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Texting and Driving Statistics: Bad For Everyone
In 2018, there were 36,750 deaths related to car accidents and of these fatalities, 5.7% were due to the driver texting and driving or talking on their cell phone.
Texting while driving has become such a massive problem that 48 states banned texting and driving in 2019.
In 2017, there were 37,133 deaths due to car wrecks. About 434 people are killed because the driver was using their cell phone at the time of the collision.
Research shows that the act of texting, even for short periods, can still disorient drivers. Each time you look away from the road and then look back, you have to re-orient yourself. That means you have to refocus your vision on the road and notice where any cars, people, or other objects around you are now located.
As a driver, you must process new information you receive each time you look away and be ready to react if changes occur. Maybe a car that was in the next lane just a moment ago suddenly swerves into your lane. Maybe a dog that wasnít previously in your line of sight bolts into the roadway. Situations can change in a nanosecond. Faster than your mind can process the change if you are distracted.
- It Takes 5 Seconds to Read the Average Text Message
According to the United States Department of Transportation, it takes 5 seconds to read a text. During those precious seconds that your eyes are off the road, you can drive the length of a football field. Considering how much distance you could cover while distracted by a text message, it leaves ample opportunity for an accident to occur. While youíre busy reading a text message, a small child could chase a ball out into the street, or a car could back out of a driveway. This is why texting and driving is very bad.
- Smartphone App Use Leads to Distracted Driving
Stated in driving reports by the National Highway Traffic Safety Administration, about 36% of drivers use a smartphone app at a red light or stop sign. More concerning is the 35% of drivers who continue to use the phone or app while driving. The leading reason for people using a cell phone while driving was for listening to music or a podcast. Around 41.2% of drivers stated they use a smartphone app for this reason.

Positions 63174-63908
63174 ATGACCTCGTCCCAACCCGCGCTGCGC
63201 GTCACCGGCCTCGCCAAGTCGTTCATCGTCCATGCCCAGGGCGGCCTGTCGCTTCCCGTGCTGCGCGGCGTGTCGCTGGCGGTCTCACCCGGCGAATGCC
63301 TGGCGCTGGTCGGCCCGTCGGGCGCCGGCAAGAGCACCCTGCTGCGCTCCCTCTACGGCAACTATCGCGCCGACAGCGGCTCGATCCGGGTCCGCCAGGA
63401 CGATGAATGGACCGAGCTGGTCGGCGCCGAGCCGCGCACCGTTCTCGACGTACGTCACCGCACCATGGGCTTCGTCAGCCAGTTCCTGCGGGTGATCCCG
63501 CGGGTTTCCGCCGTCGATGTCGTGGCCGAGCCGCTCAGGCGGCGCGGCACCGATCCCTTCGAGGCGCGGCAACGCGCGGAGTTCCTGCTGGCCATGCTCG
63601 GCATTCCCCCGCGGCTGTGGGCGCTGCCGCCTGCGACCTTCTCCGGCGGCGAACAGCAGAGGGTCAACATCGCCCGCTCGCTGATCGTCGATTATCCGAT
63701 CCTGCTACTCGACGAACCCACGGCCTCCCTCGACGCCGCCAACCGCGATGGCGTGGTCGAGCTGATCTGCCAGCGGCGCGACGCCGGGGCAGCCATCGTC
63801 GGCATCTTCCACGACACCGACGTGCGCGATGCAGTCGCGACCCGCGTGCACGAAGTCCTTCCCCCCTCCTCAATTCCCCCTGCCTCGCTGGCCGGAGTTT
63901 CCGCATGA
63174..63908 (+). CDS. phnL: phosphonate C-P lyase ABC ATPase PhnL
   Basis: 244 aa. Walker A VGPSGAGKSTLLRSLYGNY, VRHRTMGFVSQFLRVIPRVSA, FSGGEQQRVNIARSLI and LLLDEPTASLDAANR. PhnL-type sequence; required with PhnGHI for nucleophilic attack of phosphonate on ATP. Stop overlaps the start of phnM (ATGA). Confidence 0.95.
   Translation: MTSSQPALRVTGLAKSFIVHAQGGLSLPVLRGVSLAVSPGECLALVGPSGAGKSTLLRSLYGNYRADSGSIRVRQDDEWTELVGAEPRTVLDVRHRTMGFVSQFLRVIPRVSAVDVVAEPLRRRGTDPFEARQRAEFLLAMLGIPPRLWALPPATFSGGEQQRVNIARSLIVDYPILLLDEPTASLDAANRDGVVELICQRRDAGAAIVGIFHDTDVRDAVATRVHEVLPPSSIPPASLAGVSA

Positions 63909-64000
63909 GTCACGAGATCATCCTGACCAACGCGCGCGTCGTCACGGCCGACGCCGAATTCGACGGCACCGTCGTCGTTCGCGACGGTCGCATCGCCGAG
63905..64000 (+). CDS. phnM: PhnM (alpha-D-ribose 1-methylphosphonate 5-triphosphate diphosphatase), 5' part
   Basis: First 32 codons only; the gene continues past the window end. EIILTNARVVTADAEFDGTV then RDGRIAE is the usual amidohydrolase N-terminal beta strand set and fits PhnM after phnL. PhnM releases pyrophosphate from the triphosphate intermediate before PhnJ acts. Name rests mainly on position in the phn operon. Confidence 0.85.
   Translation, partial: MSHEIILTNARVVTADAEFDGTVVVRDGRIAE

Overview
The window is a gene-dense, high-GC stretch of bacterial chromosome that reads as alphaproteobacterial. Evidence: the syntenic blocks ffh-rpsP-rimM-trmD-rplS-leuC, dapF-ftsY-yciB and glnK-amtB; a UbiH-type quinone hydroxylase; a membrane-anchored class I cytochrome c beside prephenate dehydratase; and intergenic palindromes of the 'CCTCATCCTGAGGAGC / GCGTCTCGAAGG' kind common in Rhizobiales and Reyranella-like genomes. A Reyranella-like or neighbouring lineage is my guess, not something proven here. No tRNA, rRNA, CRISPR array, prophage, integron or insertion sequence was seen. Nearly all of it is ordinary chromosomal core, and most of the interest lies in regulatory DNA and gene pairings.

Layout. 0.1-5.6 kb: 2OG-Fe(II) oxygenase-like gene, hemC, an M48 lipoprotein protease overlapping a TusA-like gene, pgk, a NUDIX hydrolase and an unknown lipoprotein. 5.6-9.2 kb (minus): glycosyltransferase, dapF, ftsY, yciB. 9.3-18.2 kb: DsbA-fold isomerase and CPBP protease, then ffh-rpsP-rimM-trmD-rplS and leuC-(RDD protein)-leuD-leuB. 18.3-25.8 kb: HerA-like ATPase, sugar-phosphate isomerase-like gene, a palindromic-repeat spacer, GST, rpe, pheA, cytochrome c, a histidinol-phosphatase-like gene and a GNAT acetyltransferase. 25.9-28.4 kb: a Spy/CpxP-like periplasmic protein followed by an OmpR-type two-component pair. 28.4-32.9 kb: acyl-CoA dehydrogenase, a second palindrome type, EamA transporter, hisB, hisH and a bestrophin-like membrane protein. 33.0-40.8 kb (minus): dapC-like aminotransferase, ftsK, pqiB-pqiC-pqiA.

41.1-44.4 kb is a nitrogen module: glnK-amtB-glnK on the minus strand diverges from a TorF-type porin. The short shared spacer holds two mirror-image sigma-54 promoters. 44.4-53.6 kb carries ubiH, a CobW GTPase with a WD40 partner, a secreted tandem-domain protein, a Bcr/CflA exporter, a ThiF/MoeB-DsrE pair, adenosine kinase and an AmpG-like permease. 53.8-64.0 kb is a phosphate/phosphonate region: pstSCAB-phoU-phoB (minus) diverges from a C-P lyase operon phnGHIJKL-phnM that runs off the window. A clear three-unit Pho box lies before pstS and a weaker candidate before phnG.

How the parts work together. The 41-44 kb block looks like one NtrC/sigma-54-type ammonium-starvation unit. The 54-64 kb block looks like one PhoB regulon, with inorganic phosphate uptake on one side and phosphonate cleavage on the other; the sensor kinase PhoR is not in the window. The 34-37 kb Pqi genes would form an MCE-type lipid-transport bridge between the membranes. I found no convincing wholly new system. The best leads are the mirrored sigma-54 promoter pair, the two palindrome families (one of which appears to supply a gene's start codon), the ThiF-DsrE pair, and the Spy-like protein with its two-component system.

- Texting Doubles the Odds of Being in a Car Accident
The AAA Foundation for Traffic Safety conducted a study in 2018 and found that texting while driving doubles the chances for a car accident.
In the 5 seconds that you spend reading or writing a text message, youíre leaving yourself wide open to an accident. Since itís feasible youíre traveling the distance of a football field, it makes ample sense that youíre doubling your risk for a car wreck.
- Distracted Driving Breaks Down Into Three Categories
As we mentioned earlier, distracted driving comes in three different forms: visual, manual, and cognitive.
A visual distraction means that your eyes leave the road. If youíre reading a text message or using a smartphone app to turn on music, your eyes are on the phone instead of the road. This is a visual distraction.
When thereís a manual distraction, your hands are off the wheel. There are several ways in which you might be led to have this type of distracted driving. Examples of manual distraction would be if youíre unwrapping a candy bar to eat while driving or rummaging through a purse or backpack for your phone.
Cognitive distraction translates to your mind being preoccupied and not focused on the task of driving. You experience cognitive distraction when you daydream while driving or become too engrossed in conversation with a passenger.
- Texting While Driving Is More Dangerous Than Intoxication
Texting while you are driving is more dangerous than if you are under the influence of alcohol. According to the Virginia Tech Transportation Institute, you are six times more likely to be in a motor vehicle crash while driving if youíre texting, versus if you were intoxicated. Texting while driving gives the driver the same response time as a person who has drunk four beers in a single hour.
- Teens Have Smartphone Addiction
Around 50% of teenagers believe they have a smartphone addiction problem. When you combine this addiction with this age groupís inexperience at driving, itís a recipe for disaster. In fact, almost 80% of teens check their smartphones multiple times every hour. Considering that around 72% of young drivers feel a pressing need to respond right away to a text equals a lot of teens being distracted while driving.
- Car Accidents Are the Leading Cause of Death for Teens
Fatal crashes is the leading cause of death for teenagers in the United States. Every day, six teenagers die from a car crash. Many of these wrecks were preventable if the teen hadnít been distracted while driving. This is why it is so important to stress to teenagers to not use the phone while. In 2017, over 2,000 teens between the ages of 16 and 19 died in a car accident. About 300,000 managed to survive their car wreck but were rushed to the hospital to be treated for severe injuries